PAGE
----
MEMORIES OF IVOR


The Novello Theatre, Aldwych, London.



Sir Cameron Mackintosh
with Patron Sandra Watkins




Auditorium of The Novello Theatre,
London

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THE REFURBISHMENT OF THE NOVELLO THEATRE
The Novello Theatre, known as the Waldorf, when it opened on 22 May 1905 was designed by the well-known theatre architect W.G.R. Sprague. Like all theatres the Novello has altered constantly since it opened in May 1905 reflecting fashion, the whims of the lessees and sheer structural necessity owing to bomb damage and high usage over long periods of time. Thus, it was entirely fitting that during its centenary year it should enjoy the most substantial refurbishment of its long history. The work, which was undertaken by the architects, Arts Team at RHWL, and the interior designer Clare Ferraby, was highly sensitive to the Louis XIV style interior, richly decorated with marble and gilt, and to the original cream and gold colour scheme. The auditorium was completely redecorated, reseated and recarpeted, and the ceiling painting, after the style of Le Brun, cleaned and conserved. Throughout the building specialist decorators brought out the true beauty of the original plasterwork detail. In many places it was gilded for the first time giving audiences the opportunity to appreciate the panels and friezes adorned with fruit and foliage and the various musical trophies. While being period sensitive the theatre must also move forward to meet increased public expectation of front of house spaces and facilities. At the Novello major limitations were imposed on such improvements by the awkward shape of the site on which the theatre is built. However, both the stalls and the grand circle bars were extended. The stalls bar, now known as Ivor’s Bar, is appropriately hung with a selection of Novello memorabilia and of course the Folco Romanelli bust, kindly donated to the theatre by the Ivor Novello Appreciation Bureau, sits in a special niche by the entrance. The relocation of offices at grand circle level enabled this bar, now called the Waldorf Bar, to expand across the front of the building and enjoy views of the Strand and Aldwych never previously experienced. Here too Novello is well represented with production photographs of Glamorous Night and a recently installed display case containing personal items such as his crocodile skin ink blotter and special presents he was given by cast and company members appearing in his shows. Following its £4.5 million and 7 month refurbishment the theatre reopened on 8 December 2005 under its new name, the Novello, in tribute to Ivor Novello who lived in a flat above the theatre for 38 years. It was here that he wrote many of his best-known musicals and here too that he gave many a glamorous party.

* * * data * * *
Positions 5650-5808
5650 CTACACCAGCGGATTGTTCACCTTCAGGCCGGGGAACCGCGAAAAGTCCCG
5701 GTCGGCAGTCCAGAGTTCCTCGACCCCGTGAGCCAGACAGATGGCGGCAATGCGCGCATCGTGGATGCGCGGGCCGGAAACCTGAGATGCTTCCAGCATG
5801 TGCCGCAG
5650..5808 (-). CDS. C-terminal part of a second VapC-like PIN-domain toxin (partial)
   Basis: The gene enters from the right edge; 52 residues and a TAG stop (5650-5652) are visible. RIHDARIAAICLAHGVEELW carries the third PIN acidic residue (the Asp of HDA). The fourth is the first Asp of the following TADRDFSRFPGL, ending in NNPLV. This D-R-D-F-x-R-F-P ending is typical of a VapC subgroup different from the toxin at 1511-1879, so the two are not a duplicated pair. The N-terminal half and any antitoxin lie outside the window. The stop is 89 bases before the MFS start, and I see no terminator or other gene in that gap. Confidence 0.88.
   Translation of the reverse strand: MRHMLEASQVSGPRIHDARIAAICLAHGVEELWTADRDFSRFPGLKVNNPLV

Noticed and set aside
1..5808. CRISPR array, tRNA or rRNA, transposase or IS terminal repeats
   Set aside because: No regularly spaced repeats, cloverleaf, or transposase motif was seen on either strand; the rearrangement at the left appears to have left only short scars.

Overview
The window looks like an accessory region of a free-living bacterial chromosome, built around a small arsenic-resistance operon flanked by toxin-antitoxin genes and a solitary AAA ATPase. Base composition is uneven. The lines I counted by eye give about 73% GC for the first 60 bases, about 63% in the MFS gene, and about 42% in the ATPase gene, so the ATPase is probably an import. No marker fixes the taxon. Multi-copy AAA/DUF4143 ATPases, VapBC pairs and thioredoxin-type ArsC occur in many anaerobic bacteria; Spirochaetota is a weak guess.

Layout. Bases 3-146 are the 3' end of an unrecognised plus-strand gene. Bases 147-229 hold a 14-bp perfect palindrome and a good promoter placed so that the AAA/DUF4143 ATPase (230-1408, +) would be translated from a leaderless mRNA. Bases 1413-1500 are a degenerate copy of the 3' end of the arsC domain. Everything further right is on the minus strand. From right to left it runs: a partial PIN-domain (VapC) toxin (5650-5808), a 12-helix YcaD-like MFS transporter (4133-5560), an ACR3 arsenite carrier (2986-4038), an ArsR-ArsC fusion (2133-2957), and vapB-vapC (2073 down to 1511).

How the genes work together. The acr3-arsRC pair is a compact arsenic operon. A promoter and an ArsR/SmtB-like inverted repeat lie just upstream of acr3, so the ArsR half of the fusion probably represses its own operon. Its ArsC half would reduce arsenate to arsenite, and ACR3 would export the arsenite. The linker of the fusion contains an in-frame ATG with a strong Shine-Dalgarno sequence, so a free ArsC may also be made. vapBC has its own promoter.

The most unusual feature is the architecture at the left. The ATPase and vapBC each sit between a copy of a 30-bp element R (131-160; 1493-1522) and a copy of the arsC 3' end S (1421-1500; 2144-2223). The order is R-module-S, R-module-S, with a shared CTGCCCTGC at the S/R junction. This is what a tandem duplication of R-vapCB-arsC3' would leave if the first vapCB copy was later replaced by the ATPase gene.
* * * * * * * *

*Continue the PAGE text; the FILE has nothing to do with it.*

Rosy Runciman
Archivist
Delfont Mackintosh Theatres



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Display in the Waldorf Bar...........

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